Knee Treatment or Surgery — What’s Best for Me?
Sports are the greatest cause of knee injury with an estimated 2.5 million sports-related knee injuries each year!
The knee is the largest joint in the body. The lower and upper bones of the knee are divided by two discs (meniscus). The upper leg bone (femur) and the lower leg bones (tibia and fibula) are connected by muscles, ligaments and tendons. The bones in the knee are covered by articular cartilage, which absorbs shock and provides a smooth, gliding surface for joint movement.
Knee injuries can either happen during an event that causes direct injury known as a sudden acute injury or they can occur when the knee is overused from repetitive activities.
The doctors at Michigan Sports & Spine are on the cutting edge of the latest in non-surgical treatments including revolutionary stem cell therapy.
Deciding a course of treatment for a knee injury is a very important step towards recovery. With recent advancements of non-surgical and surgical knee treatments, a full recovery from a knee injury is more possible than ever. Read on as we explain the many different types of knee injuries and then we outline the best non-surgical and surgical treatments.
Sudden (acute) Injuries:
A direct blow to the knee, abnormal twisting, bending or falling on the knee can cause sudden (acute) injuries to occur. Within minutes of the injury pain, swelling or bruising may develop severely. Blood or nerve vessels may be damaged or pinched during the injury. The lower leg or the knee can feel weak, numb, tingly or cold and may appear pale or blue in color.
Acute injuries include…
- Strains, sprains or other injuries to the tendons and ligaments that support and connect the kneecap.
- A tear in the meniscus, the rubbery cushions of the knee joint.
- Breaks or fracture of the kneecap, the upper part of the fibula or tibia or the lower portion of the femur. Regularly knee fractures are caused by abnormal force, like falling on the knee, a severe twisting motion, an abrasive force that bends the knee, or when the knee strongly and forcefully strikes an object.
- Ligament tears, such as the ACL (anterior cruciate ligament) or MCL (medial collateral ligament). The MCL is the most frequently injured ligament in the knee.
- Dislocated kneecap. Most commonly this type of dislocation happens in 13 – 18-year-old girls.
- Loose bodies of tissue or pieces of bone from a fracture or dislocation can get trapped in the joint and interfere with movement.
- Knee joint dislocation. While this is an erratic injury that requires immense force, it’s a very serious injury that requires immediate medical attention.
Repetitive activities and frequent or habitual pressure on the knee causes overuse injuries to occur. Running, riding a bicycle, jumping, climbing the stairs, activities such as these causes stress on the joints and other tissues and may lead to inflammation, irritation and soreness.
Overuse injuries include…
- Bursitis – inflammation of the little sacs of fluid that lubricate and protect the knee.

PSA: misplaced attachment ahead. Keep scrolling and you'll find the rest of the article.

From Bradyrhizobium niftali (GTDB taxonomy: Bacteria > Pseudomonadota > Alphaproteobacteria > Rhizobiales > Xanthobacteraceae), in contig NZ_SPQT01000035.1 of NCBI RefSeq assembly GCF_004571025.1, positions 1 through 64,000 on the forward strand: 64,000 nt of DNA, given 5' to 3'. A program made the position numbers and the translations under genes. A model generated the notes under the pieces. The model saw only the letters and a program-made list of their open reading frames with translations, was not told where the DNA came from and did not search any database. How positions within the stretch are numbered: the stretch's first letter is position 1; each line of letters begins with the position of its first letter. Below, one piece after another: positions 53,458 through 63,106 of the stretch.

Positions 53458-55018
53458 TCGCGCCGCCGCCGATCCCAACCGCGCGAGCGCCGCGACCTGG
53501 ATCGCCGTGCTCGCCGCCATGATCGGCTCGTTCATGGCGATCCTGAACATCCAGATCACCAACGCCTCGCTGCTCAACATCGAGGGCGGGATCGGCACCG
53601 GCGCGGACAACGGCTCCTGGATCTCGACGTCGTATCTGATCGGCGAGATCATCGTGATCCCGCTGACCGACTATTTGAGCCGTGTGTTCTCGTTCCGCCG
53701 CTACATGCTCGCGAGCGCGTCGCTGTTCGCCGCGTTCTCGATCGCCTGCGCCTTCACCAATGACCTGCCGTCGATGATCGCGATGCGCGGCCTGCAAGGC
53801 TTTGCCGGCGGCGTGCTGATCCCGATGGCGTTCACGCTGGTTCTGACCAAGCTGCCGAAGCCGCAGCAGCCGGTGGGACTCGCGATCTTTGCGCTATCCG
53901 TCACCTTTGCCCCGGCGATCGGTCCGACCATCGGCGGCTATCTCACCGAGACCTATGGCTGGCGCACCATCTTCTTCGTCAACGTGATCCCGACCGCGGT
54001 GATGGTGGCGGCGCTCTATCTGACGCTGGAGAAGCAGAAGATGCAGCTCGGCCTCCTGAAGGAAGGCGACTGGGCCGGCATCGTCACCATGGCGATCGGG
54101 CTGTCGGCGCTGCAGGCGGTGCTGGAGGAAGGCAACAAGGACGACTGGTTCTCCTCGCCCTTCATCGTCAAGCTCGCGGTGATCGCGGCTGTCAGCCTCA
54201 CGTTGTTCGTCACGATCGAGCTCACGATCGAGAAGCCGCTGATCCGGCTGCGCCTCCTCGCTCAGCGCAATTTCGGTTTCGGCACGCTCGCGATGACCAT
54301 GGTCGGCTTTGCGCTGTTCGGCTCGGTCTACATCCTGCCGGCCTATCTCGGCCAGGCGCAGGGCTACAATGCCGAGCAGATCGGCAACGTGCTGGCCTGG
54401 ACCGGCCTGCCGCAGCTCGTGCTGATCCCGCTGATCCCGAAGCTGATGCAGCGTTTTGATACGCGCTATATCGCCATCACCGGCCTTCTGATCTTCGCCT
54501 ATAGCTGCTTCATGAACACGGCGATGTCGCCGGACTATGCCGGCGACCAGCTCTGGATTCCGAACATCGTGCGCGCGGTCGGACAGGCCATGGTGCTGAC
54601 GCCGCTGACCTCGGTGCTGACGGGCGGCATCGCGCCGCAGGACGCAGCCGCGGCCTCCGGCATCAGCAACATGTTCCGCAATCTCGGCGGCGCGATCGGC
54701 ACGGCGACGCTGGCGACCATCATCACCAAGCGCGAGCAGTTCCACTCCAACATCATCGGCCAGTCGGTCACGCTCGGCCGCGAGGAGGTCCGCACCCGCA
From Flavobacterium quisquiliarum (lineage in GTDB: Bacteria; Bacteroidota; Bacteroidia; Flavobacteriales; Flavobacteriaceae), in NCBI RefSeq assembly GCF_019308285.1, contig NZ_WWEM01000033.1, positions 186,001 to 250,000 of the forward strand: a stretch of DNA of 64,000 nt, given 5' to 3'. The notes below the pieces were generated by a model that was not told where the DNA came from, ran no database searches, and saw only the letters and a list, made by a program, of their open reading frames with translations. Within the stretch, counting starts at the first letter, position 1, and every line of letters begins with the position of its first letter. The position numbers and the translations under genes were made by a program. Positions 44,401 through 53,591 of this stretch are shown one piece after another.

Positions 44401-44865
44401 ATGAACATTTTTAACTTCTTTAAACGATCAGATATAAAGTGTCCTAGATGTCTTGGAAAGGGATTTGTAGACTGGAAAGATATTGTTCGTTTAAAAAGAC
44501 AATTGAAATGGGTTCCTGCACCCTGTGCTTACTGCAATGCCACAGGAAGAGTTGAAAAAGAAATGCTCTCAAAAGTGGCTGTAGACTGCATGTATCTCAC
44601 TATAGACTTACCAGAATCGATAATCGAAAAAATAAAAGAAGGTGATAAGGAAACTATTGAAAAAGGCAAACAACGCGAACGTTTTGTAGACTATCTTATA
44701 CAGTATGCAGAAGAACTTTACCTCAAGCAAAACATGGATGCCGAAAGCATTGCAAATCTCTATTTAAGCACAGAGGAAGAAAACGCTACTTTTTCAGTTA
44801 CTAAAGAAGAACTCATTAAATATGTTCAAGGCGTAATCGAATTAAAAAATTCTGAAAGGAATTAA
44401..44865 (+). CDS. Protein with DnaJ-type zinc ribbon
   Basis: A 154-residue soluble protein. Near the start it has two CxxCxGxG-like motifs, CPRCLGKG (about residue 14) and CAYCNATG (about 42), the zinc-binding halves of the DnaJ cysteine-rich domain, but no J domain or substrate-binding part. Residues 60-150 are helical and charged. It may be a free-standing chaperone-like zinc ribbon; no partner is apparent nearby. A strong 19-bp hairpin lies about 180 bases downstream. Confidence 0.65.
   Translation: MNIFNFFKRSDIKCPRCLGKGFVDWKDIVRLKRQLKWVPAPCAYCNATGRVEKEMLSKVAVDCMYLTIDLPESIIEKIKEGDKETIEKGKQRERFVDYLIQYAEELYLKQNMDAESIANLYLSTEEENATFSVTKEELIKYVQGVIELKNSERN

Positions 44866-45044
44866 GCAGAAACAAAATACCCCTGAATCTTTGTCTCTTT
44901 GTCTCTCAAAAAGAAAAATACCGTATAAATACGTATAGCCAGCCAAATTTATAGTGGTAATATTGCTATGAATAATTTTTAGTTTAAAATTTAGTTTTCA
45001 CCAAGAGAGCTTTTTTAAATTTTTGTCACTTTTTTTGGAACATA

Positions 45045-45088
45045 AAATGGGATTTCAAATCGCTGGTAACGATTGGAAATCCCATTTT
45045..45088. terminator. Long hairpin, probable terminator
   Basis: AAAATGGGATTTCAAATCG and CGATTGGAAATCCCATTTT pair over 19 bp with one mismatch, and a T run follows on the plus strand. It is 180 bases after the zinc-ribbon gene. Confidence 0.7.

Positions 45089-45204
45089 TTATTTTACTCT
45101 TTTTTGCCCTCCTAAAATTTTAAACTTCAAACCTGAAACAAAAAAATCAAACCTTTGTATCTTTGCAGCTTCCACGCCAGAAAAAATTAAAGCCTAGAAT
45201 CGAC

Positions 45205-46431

- Tendinitis – irritation and swelling of the tendons.
- Tendinosis – small tears in the tendons.
- Plica syndrome – thickening or bending of the knee ligaments.
- Patellofemoral pain syndrome – pain in the forefront of the knee occurring from injury, abuse, excess weight or issues in the kneecap.
- Iliotibial band syndrome – tenderness and irritation of the band of fibrous tissues that move down the outside of the thigh.
- More Causes: Problems not directly related to an injury or overuse may occur in or around the knee:
- Osteoarthritis or degenerative joint disease can cause knee discomfort that is inferior in the morning and gets better as the day persists. It frequently arises at the location of the prior injury. More kinds of arthritis, like rheumatoid arthritis, lupus and gout may cause knee inflammation, irritation and pain.
- Cellulitis (infection in the skin), infectious arthritis (toxicity in the joint), osteomyelitis (a disease in the bone), or septic bursitis (bursa) may create discomfort and reduced knee movement.
- Osgood-Schlatter disease causes discomfort, inflammation and soreness in the front of the knee, just underneath the kneecap. This most frequently occurs in adolescent boys, ages 11 – 15-years-old.
- Baker’s cyst or popliteal produces inflammation in the back of the knee.
- Osteochondritis dissecans creates painful irritation and reduced movement when a part of the cartilage, bone or both inside the knee joint loses blood supply and dies.
- A pinched nerve, hip problem or an issue elsewhere in the body can cause knee discomfort and irritation too.
Treatment depends on the type, location, and severity of the injury as well as a patient’s age, health condition, and activity level. Make sure to contact Michigan Sports & Spine Center or another specialist in order to receive a proper diagnosis and receive the proper treatment plan.
Physical Therapy/Exercise Training:
- The combination of exercise training and physical therapy typically includes stretching, strengthening and low-impact aerobic exercises.
- A physical therapist can design a regimen that helps to reduce discomfort and strengthen the muscles that affect your knees, therefore getting you back on track.
- Injections will help to lubricate the knee joint and improve shock absorption, thus reducing pain and discomfort and improving knee mobility.
- Trigger point injections – a procedure used to treat painful areas of the muscle that contain trigger points, or knots of muscle that develop when muscles do not relax. Involves the injection of medication directly into the trigger point.
- Facet injections – entails injecting a small amount of local anesthetic and/or steroid medication, which anesthetizes the facet joints and blocks pain.
Stem Cell Therapy: